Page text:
BrickGate is included in our extended leJOS SD card distribution.
Update SDCard (using WebStart).
When the Lego Mindstorms NXT brick is booted with the Lego or leJOS firmware, a server-like utility is started that listens for remote commands from a USB or Bluetooth connection. The remote device sends small byte-based command packets and the NXT interprets them according to a proprietary protocol (called direct command protocol). As an example, the byte sequence
0x06 0x00 0x80 0x03 0x0B 0x02 0xF4 0x01
will cause the NXT to emit a beep for half second.
0x06 0x00: Command length. 6 bytes (+2 length bytes) (0x0006, LSB first, little endian)
0x80: Prepare for Direct command with no reply. Every command can request a response message from NXT
0x03: Command type: Play a tone
0x0B 0x02: Frequency. Tone of 523 Hz (0x020B, LSB first, little endian)
0xF4 0x01: Duration in milliseconds. 500 ms (0x01F4, LSB first, little endian)
Compared to the autonomous mode, where a program is executed directly on the brick, the direct mode has the advantage that robotics applications can be written on any remote device (PC, smartphones, microcontrollers, etc.) in many different programming languages. Most of the time Bluetooth communication is used, because the USB cable disturbs the movement of the robot.
The same scenario holds when the EV3 brick is booted with its original Lego firmware, but now the software is build around a Linux system that uses a kernel version 2.6.33 RC4. To access the hardware (motors, sensors, etc.) the system consists of multiple shared libraries written in C and compiled to machine code . A virtual machine interprets byte-code with a propriety protocol and also handles data communication from and to the outside. This virtual machine can execute byte-code based programs and also handles data communication to the outside. It is capable to interprete byte-code chunks from a remote client and could act as direct mode server (the Lego Mindstorms EV3 API based on Microsoft's .NET architecture uses this approach).
The EV3 system software from leJOS is also based on a Linux version 2.6 kernel and includes a Java Virtual Machine (Oracle Java SE Embedded). Through its SSH server the Linux system can be accessed and managed from any SSH client. When booted, a EV3Menu program written in Java is started that displays a simple menu and handles requests from a TCP/IP link using Java RMI (Remote Method Invocation). RMI is elegant but the processing overhead is substantial. A test implementation showed response times in the order of 100 ms to 500 ms on a Bluetooth PAN based IP link. A simple IP socket client-server connection is faster by about a factor of 10. A response time of maximum 100 ms is fast enough for typical robotics applications where the robotics movement is controlled by data obtained from polling a sensor (e.g. a touch, light or ultrasonic sensor).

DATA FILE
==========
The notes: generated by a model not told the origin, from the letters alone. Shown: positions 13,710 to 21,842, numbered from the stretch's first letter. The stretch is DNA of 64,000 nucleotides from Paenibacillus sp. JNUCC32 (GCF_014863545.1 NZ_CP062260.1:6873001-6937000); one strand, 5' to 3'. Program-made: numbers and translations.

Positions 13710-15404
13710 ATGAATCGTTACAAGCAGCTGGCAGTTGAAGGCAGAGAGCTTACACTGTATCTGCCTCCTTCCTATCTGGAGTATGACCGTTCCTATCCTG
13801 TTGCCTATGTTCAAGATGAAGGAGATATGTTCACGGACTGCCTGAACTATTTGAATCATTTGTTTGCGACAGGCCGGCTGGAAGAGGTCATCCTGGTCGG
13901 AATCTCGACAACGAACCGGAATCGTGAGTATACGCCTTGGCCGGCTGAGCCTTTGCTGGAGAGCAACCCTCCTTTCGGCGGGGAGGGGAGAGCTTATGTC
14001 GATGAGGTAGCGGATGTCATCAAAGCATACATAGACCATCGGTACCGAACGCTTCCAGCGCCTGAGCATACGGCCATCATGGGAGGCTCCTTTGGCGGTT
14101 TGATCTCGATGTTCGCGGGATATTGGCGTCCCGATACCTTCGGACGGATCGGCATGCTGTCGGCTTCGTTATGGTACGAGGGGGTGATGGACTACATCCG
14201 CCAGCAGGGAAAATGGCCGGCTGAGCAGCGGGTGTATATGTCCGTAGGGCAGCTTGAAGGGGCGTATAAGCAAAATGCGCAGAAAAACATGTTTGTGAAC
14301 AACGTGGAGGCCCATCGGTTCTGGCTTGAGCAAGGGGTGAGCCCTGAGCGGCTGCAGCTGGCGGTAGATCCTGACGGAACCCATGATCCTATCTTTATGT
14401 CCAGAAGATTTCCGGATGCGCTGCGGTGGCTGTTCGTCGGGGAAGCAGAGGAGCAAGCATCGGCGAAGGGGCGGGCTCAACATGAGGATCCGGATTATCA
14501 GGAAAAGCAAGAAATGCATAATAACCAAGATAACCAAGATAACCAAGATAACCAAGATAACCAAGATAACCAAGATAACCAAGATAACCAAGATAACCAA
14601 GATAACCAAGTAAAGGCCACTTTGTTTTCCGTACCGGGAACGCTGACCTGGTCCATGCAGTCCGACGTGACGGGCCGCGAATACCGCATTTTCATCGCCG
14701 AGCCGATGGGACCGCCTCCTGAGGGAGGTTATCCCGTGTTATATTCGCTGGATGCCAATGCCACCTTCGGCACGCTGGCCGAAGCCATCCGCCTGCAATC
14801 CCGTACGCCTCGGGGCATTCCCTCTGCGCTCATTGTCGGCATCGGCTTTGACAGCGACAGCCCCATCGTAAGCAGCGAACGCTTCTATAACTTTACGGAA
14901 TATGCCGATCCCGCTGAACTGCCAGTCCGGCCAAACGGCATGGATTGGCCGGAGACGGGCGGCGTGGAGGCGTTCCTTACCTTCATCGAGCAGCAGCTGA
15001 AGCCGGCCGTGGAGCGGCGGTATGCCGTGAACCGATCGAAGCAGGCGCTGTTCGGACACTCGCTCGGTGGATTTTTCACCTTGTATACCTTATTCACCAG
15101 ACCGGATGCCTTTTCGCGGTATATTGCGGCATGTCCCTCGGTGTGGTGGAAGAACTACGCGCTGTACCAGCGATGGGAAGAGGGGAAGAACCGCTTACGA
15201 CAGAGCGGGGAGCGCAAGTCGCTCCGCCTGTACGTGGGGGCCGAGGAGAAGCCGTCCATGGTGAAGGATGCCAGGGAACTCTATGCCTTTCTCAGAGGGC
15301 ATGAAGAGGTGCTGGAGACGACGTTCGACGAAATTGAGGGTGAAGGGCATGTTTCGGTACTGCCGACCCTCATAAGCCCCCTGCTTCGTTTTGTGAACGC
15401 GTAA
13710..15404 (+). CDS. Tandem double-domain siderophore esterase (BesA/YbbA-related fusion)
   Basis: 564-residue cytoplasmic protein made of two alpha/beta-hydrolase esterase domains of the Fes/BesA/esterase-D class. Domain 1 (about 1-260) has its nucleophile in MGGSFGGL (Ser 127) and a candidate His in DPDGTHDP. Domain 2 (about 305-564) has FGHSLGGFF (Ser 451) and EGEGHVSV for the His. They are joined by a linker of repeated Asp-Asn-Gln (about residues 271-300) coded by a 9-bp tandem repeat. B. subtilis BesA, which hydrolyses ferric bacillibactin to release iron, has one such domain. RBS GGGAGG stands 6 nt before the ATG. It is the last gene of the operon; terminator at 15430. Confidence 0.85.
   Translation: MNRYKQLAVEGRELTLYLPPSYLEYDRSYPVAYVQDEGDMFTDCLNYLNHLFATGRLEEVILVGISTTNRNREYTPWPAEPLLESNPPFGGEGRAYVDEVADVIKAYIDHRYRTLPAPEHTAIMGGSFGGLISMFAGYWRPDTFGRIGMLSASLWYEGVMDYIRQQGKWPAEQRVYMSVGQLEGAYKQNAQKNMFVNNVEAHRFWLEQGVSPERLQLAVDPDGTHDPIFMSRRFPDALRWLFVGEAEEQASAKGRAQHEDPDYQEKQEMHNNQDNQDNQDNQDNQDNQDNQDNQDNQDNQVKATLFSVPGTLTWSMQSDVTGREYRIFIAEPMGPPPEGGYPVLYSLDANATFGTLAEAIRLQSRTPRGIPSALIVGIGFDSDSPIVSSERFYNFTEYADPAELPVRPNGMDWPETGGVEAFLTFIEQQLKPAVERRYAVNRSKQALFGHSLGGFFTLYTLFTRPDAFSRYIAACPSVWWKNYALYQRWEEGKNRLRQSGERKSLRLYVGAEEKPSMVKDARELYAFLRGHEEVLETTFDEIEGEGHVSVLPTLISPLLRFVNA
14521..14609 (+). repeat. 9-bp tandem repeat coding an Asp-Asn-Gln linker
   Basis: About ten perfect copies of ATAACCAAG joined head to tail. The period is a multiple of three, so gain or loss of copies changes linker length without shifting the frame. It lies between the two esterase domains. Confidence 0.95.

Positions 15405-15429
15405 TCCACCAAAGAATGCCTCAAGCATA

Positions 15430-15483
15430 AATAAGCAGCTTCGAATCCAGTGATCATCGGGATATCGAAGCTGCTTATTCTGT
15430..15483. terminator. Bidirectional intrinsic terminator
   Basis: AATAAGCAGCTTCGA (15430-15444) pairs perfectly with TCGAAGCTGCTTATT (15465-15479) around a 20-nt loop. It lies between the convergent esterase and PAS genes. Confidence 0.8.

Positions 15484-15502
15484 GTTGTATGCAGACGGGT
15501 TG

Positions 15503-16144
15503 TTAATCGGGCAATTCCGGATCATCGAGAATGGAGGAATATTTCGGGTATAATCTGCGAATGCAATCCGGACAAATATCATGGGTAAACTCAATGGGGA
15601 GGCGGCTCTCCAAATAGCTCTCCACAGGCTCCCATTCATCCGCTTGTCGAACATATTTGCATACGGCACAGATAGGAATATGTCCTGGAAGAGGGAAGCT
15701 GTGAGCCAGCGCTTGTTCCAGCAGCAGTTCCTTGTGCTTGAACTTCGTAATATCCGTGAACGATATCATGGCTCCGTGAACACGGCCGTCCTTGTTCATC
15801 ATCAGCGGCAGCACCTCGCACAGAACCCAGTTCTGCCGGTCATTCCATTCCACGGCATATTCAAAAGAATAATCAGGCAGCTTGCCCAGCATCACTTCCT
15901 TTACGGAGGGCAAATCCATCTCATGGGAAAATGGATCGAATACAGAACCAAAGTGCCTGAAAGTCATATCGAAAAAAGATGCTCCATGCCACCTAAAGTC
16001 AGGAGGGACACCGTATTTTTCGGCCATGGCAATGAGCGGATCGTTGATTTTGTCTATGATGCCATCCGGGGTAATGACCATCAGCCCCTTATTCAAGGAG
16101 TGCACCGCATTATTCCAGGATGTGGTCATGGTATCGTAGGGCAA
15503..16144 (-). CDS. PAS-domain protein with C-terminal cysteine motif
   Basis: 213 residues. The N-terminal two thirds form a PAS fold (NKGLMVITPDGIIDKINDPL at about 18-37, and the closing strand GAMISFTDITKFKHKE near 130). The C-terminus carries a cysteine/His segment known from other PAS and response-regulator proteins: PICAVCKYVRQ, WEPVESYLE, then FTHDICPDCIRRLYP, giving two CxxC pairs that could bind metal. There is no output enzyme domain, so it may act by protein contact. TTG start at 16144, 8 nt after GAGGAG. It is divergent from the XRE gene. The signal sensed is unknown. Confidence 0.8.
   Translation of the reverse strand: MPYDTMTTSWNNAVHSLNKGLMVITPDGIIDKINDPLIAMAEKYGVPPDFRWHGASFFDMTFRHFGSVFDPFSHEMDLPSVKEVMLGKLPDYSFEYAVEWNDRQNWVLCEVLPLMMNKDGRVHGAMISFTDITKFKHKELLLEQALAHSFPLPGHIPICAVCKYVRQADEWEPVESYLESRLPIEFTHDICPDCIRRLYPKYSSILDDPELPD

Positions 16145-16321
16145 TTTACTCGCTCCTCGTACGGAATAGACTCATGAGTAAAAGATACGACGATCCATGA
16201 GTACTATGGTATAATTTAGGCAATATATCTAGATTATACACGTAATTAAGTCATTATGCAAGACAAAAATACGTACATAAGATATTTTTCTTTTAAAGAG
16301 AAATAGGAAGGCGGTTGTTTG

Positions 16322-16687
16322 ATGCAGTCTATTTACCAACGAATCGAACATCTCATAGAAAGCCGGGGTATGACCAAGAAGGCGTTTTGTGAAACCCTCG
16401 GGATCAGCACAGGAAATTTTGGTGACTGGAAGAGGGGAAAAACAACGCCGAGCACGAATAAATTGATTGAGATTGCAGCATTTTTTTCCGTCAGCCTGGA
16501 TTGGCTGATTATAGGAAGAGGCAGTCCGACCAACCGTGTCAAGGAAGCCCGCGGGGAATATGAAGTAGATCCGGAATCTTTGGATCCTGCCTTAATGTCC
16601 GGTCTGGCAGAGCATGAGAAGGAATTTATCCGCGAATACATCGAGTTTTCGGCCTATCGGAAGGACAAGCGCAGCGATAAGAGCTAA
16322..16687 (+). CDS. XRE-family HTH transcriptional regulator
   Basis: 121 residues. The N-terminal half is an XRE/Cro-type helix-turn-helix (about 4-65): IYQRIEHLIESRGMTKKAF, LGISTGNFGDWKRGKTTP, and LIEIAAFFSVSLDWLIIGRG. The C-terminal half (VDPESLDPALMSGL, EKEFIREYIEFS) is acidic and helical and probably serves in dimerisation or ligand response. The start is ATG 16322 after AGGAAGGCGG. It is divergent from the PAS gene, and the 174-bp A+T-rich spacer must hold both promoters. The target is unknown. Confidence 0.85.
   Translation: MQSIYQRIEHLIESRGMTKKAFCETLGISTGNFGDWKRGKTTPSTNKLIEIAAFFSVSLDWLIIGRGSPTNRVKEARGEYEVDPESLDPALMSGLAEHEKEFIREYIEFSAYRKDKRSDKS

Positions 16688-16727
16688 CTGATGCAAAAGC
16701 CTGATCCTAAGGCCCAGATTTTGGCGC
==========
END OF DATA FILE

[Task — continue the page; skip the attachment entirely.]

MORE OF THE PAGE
Our BrickGate is such a socket server written in Java that runs autonomously on the EV3 brick using the leJOS and EV3JLibA libraries. It is started like any other leJOS programs from the leJOS menu. Similar to the direct server on NXT, it interprets commands from an remote client, but it uses well-known IP client-server technology and reflection to invoke the corresponding leJOS/EV3JLibA library methods (not RMI). The source of the former EV3DirectServer, a somewhat limited version of BrickGate, is part of the EV3JLib distribution and shows you the principles of operation.
BrickGate can handle direct commands from a remote PC client written in any programming language over a TCP/IP link using USB RNDIS, Bluetooth PAN or WLAN. But because the EV3 runs a multi-tasking Linux system, BrickGate also handles commands from a host program that resides on the brick itself through a TCP/IP localhost connection. Because the system runs now independently of any remote resource, it corresponds to an autonomous mode of operation. Again the program could be written in any programming language that is supported by the EV3, but our favorite is Python, because a full embedded Python interpreter can be easily installed on the brick and runs efficiently on the small embedded system.
To manage Python scripts, BrickGate displays a menu where the Python scripts in the /home/python/scripts directory are listed. Using the EV3 buttons, a script can be selected and executed autonomously.
2 BrickGate Command Protocol
BrickGate supposes that the classes if the EV3JLibA library are used locally on the EV3. The program behaves like an autonomous EV3 program with the addition of a socket server and a parser that interprets and executes the incoming commands.